To be fair, for decades the role of the programmer has been to protect the CPU from the user. With more powerful processors, perspective has to shift from the CPU to the user. And, despite protestations to the contrary, it largely hasn't happened.

Edited by DCrx, 04 December 2006 - 07:06 AM.

#5 AbleReach


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Posted 30 November 2006 - 07:44 AM

Oh, wow. More articles that I must must read!

Sometimes you want people to look around, to browse and imagine and ask for help. :-)

Ammon and Egol share some nice insights here:
Can poor usability increase conversions?

#6 Adrian


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Posted 30 November 2006 - 07:58 AM

Good points all, and yeah, that's the kind of pespective I was thinking of it from Liz, and Bill's occasional comments about how he likes seeing different navigation sometimes, that isn't maybe all that obvious.

There's a balance between making something easy enough to intially get into, but that tempts you to look deeper by engaging you.

I love the exmaple of the computer games DCrx, I've played a few in my time, and seen the conflict amoung other gamers between having something that entertains for a long time, but requires some patience and learning to get to grips with it properly, compared to the pick up and play people who just want to run around doing stuff easily.

One particular MMO removed a lot of complexity just over a year ago, citing the idea that they were hoping it would encourage more people to play.
In doing so though, they annoyed many of their existing players who liked the complexity, the challenges to overcome, and suddenly found this new version of a game some of them had been playing for 2 years was boring and unfulfilling.

#7 A.N.Onym


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Posted 30 November 2006 - 08:00 AM

I guess, as Randall said, "Don't make me think" and 'leave space for a thought' can happy co-exist together. "KISS" applies to how something works: which links to click, where to look, how to fill in forms, etc. While 'leave food for thought' comes from content: is this the only solution available? will it be useful for me? and others.

#8 rmccarley


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Posted 01 December 2006 - 04:13 AM

True story... and only a little off-topic :)

Yesterday I went to Borders to get a book for my wife as a surprise present for no good reason because I'm like that. Then I thought I'd pick up Don't Make Me Think as I've read all about it and several snippets of it but not the actual tome itself.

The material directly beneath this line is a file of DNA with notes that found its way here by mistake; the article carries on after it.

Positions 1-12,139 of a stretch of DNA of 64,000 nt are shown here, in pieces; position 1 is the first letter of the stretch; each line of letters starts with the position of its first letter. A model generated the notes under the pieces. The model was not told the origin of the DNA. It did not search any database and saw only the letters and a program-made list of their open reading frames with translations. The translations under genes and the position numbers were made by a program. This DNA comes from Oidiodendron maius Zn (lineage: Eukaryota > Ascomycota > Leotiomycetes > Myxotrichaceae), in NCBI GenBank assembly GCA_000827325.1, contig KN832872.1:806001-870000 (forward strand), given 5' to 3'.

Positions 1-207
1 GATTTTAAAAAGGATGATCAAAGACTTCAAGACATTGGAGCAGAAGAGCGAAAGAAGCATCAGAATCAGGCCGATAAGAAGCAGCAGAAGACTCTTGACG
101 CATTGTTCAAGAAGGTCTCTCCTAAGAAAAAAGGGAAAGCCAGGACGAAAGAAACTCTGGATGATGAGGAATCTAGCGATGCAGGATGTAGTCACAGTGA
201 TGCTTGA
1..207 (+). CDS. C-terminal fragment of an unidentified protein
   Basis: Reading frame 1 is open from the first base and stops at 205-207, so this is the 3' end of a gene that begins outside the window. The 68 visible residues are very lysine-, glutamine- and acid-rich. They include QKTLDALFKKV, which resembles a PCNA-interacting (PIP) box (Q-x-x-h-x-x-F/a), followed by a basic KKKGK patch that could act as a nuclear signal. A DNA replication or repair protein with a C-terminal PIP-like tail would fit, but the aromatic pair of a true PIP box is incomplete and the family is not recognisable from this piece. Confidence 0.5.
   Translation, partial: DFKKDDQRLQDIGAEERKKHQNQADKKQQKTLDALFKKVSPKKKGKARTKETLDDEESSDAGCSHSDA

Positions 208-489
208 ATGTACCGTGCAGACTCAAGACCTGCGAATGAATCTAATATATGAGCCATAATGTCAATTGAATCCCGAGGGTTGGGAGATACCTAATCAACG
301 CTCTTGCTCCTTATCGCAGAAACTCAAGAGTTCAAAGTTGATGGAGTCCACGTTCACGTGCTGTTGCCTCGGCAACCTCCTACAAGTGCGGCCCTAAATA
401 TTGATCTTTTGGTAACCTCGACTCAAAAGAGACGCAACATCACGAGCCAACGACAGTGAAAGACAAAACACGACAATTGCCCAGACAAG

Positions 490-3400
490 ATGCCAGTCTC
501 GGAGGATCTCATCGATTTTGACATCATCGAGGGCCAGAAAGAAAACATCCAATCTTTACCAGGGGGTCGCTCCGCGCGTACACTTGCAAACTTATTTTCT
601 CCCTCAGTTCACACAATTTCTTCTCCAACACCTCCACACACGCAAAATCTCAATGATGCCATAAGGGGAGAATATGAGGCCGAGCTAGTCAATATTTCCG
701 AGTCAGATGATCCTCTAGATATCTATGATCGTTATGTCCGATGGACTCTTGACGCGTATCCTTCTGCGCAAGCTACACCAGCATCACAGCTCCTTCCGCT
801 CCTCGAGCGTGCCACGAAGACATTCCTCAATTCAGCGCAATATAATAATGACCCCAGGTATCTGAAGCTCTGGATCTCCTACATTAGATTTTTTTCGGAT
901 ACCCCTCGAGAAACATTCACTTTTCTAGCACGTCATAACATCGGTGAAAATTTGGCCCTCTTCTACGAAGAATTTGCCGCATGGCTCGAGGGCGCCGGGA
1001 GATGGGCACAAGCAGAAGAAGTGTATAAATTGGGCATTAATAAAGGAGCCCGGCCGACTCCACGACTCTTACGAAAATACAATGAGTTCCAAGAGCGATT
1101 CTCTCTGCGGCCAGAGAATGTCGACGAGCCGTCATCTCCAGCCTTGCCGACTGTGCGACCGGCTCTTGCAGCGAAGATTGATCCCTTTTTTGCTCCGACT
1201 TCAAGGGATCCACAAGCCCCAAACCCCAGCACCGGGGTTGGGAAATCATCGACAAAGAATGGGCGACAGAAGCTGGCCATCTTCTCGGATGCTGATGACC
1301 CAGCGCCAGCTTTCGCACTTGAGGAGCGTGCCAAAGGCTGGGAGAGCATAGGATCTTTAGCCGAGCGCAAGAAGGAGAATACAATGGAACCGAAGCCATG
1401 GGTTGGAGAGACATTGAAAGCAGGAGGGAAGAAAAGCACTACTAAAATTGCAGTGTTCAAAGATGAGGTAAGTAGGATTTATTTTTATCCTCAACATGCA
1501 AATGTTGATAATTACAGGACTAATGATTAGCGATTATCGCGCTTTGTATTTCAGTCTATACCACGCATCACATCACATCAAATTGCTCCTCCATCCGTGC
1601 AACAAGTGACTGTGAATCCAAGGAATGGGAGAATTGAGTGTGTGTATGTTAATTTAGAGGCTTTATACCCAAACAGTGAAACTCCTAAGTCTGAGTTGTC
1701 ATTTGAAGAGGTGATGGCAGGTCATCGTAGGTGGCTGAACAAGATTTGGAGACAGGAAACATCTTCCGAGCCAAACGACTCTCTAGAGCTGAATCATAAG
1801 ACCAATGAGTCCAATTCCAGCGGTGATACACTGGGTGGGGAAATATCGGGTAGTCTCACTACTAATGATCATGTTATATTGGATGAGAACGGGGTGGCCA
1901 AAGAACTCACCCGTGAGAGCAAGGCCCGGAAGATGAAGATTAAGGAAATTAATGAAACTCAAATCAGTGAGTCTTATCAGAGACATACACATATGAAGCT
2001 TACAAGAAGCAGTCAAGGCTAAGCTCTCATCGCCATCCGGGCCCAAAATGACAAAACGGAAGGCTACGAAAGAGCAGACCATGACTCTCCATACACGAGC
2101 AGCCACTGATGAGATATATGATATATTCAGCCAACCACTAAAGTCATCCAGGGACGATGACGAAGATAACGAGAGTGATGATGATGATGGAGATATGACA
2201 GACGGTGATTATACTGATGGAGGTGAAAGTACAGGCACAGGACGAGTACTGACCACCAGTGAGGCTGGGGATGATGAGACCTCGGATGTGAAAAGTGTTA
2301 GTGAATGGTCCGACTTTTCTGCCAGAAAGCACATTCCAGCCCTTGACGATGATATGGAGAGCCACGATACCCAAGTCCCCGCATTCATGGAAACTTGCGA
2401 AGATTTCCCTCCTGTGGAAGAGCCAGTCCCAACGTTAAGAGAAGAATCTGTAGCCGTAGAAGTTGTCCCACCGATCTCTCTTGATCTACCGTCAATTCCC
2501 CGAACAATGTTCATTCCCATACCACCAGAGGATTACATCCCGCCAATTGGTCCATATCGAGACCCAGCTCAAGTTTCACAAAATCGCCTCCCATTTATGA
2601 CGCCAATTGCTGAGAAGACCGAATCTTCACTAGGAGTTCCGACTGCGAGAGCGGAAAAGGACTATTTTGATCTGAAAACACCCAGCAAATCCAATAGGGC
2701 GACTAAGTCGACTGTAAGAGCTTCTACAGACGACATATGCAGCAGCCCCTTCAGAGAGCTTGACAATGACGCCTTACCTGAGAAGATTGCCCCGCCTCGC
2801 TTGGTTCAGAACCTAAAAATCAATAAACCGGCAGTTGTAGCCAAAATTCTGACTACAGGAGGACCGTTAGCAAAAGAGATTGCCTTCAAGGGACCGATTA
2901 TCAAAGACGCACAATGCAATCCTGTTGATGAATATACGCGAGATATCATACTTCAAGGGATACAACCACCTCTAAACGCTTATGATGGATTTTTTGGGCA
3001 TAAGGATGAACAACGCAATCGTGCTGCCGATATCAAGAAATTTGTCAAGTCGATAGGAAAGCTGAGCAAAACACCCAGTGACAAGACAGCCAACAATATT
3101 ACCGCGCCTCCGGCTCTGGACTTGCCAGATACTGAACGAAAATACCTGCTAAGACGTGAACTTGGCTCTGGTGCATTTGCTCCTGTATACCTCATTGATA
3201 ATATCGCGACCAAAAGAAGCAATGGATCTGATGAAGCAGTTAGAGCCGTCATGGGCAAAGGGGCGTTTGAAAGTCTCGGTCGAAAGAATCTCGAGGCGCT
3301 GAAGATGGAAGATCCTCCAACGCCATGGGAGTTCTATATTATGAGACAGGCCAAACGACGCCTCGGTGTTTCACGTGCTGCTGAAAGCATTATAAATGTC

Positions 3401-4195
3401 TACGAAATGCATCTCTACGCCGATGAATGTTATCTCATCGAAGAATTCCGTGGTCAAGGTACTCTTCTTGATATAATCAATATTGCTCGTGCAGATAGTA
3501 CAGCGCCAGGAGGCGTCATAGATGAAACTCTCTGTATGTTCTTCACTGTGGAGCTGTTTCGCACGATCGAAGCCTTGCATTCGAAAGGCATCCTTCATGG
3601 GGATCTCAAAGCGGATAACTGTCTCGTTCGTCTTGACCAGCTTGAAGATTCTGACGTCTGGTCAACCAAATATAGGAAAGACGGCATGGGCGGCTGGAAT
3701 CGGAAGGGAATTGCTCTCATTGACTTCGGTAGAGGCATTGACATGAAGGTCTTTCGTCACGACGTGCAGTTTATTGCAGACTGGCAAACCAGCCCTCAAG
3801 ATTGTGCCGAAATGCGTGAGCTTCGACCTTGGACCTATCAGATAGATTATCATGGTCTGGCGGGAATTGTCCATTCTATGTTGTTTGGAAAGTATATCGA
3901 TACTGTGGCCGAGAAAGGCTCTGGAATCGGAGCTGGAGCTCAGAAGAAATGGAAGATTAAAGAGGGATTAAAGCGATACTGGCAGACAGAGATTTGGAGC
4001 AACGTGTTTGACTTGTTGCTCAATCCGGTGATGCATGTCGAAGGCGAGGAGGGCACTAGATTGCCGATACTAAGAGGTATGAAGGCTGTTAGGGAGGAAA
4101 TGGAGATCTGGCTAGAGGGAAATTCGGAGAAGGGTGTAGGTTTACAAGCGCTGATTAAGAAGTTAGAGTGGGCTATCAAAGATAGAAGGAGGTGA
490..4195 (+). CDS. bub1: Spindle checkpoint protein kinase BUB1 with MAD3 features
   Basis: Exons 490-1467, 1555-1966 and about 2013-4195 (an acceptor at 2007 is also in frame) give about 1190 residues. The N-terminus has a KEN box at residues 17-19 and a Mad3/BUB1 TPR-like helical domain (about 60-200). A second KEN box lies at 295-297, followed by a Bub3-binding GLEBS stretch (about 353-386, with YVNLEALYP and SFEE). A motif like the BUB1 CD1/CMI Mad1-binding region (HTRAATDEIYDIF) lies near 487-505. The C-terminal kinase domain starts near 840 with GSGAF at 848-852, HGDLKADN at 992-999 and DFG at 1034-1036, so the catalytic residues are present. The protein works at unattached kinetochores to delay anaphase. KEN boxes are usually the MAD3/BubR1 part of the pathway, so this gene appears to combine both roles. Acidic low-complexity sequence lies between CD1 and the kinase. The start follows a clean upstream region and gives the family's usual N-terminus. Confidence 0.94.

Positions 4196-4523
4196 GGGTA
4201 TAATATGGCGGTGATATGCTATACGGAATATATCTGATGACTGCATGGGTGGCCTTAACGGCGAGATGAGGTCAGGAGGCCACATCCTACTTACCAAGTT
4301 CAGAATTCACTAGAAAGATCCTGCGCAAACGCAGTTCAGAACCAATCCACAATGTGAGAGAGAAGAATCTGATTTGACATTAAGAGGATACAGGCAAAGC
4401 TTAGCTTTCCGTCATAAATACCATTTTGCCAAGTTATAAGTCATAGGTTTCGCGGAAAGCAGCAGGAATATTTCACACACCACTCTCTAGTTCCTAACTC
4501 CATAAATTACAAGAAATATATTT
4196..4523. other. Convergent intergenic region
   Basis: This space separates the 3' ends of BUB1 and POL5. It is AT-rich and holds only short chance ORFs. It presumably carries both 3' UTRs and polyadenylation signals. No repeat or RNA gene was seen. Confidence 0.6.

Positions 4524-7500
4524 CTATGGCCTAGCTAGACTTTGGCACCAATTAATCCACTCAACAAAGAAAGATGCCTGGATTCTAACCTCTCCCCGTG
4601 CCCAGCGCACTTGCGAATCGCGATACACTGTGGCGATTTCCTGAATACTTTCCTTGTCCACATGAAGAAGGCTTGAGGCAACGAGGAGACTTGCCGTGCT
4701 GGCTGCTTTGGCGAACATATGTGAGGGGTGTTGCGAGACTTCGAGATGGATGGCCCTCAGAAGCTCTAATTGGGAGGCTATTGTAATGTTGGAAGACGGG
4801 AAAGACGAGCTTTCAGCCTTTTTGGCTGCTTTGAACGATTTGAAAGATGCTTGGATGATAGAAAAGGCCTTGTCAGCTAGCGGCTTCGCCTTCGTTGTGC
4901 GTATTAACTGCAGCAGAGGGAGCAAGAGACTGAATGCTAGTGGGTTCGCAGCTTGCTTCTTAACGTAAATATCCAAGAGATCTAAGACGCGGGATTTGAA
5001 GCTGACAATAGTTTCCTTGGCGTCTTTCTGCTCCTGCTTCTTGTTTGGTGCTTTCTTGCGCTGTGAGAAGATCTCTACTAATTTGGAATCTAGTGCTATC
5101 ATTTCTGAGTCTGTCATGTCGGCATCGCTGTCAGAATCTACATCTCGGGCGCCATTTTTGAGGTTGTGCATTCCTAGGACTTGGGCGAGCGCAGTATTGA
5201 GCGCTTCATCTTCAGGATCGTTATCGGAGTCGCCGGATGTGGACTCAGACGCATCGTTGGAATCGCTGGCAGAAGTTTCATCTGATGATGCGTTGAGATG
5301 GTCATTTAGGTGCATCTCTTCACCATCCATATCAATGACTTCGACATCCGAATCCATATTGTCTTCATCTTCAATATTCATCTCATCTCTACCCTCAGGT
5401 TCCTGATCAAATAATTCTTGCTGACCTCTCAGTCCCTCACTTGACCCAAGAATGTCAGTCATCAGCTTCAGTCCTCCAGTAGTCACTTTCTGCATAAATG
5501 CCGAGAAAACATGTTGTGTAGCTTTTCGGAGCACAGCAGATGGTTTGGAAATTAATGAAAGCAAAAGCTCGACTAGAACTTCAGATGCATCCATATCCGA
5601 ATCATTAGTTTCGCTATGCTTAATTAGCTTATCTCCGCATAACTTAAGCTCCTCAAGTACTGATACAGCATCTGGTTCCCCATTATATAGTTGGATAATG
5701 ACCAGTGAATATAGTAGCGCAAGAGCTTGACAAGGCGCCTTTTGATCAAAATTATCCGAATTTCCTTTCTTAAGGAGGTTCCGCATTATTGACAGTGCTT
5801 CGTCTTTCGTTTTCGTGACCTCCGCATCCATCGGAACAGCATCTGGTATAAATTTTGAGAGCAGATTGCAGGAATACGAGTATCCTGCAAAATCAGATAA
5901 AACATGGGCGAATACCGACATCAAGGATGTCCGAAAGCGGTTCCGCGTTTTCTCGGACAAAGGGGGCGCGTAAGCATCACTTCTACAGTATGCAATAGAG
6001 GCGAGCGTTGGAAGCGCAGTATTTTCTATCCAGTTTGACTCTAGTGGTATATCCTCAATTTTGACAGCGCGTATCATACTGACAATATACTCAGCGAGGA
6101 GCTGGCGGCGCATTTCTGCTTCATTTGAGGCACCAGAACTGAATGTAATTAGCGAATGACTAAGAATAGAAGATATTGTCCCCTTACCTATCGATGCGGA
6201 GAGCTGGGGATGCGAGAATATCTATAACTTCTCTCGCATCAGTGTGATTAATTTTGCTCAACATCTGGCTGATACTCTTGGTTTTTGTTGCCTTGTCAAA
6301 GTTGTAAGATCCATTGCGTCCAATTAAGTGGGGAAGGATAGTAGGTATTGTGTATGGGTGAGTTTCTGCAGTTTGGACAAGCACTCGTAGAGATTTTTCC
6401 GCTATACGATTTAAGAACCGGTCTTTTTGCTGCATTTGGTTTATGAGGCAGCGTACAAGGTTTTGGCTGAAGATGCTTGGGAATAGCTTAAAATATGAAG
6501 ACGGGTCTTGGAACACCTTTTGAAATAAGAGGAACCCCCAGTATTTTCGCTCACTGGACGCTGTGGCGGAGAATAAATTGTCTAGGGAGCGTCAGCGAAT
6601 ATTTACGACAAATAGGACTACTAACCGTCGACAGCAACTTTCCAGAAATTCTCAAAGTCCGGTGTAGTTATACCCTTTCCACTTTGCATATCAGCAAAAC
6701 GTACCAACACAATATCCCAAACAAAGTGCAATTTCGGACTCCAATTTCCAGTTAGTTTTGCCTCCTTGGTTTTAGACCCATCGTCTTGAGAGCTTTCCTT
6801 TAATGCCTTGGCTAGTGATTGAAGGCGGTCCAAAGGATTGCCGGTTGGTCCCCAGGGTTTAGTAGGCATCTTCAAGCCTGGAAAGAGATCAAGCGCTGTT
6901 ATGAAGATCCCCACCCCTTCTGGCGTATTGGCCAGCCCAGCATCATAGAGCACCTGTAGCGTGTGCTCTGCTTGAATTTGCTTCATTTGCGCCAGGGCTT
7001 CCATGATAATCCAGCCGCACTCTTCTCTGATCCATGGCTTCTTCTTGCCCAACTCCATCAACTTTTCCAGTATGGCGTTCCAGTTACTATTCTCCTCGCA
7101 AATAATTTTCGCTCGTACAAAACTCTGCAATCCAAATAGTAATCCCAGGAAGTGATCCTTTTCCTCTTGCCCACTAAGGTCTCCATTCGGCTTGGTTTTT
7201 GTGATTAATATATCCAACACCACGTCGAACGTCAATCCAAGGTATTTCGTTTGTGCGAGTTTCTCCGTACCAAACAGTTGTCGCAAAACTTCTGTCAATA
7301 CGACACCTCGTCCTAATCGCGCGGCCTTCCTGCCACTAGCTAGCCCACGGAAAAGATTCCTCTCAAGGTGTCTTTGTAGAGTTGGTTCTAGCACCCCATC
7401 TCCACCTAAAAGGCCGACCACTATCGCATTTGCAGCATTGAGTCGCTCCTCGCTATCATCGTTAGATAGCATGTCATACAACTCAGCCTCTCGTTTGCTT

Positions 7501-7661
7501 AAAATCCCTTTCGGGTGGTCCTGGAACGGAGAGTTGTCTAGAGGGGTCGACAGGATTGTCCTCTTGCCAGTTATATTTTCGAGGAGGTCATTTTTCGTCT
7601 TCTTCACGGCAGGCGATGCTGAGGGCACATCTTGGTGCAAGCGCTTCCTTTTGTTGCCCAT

So I go to the Business Development/Management section. Lot's of books including some that seem to be the right catagory like the above-mentioned Blink. Not there.

Maybe web development? Wow... lot's of choices and lot's of subcatagories, too. Too many for my feeble mind to sort through.

Off I run (baby in hand, mind you) to the Information Desk! Empty.


Wait, they have the little computer guides... type in the title of the book... wait a moment... yes! They have the book! And it is "in stock" at the very location I am at! Success!

I find the location the book is supposed to be at (Web Development/General). Not there!

I look around for an employee to help and see the time. Gotta go.

Sorry Borders, while you did a great job encouraging me to think of new titles to add to my collection you made me work to hard to find them. Unfortunately I noticed organization was lacking across the board. When something says "alpha by..." I tend to think that means A, B, C, D, E... not Y, S, K, Q, M... but maybe I learned a different alphabet than your employees? Maybe time is an issue - since all of your employees can be found at the check-out but nowhere else that may be a problem. This is the second Borders I've been to in the last two weeks with the same experience.

Really, hire some friggin' employees. Yes, they cost money. But you just stop losing business. Any idea what it would take to get me into another Borders when Barns & Noble are everywhere? Plus that internet thing looks like it may catch on...

#9 radiorental


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Posted 04 December 2006 - 02:39 PM

My favourite quote of the week found in this article; Is user-centred design working?

"Jakob Nielsen's stuff should be removed from the galaxy. All his rules lure people into a feeling that you can just get these rules and get it right."


I dont think UCD is at fault, its a reliance on learned principles, statistical analysis and what have you. Web2.0 is proving that you can avoid the costs, run with your gut instincts and fix the niggles later.


#10 DCrx


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Posted 04 December 2006 - 03:04 PM

Interesting related article on butonless "destination elevators."

We’re building taller buildings, tall enough with enough people and floors to alter the system dynamics of elevator cars. This requires novel solutions. Rethinking the standard interaction makes sense. Currently, the rider has to make two decisions/interactions. 1. Up or Down? Push the right button. 2. Which floor? Push the right button. Shortening this to one decision helps the elevator software budget cars better, but we’re still monkeys of habit. We’ll learn, but like any other adjustment, there will be some awkward hesitation.

--History of the Button

There is usability and then there is habituation. If you don't have a reason, do not violate user habituation. However, in this case taller buildings are forcing a different interaction behavior. And the behavior takes a little getting used to, but doesn't seem to be a barrier.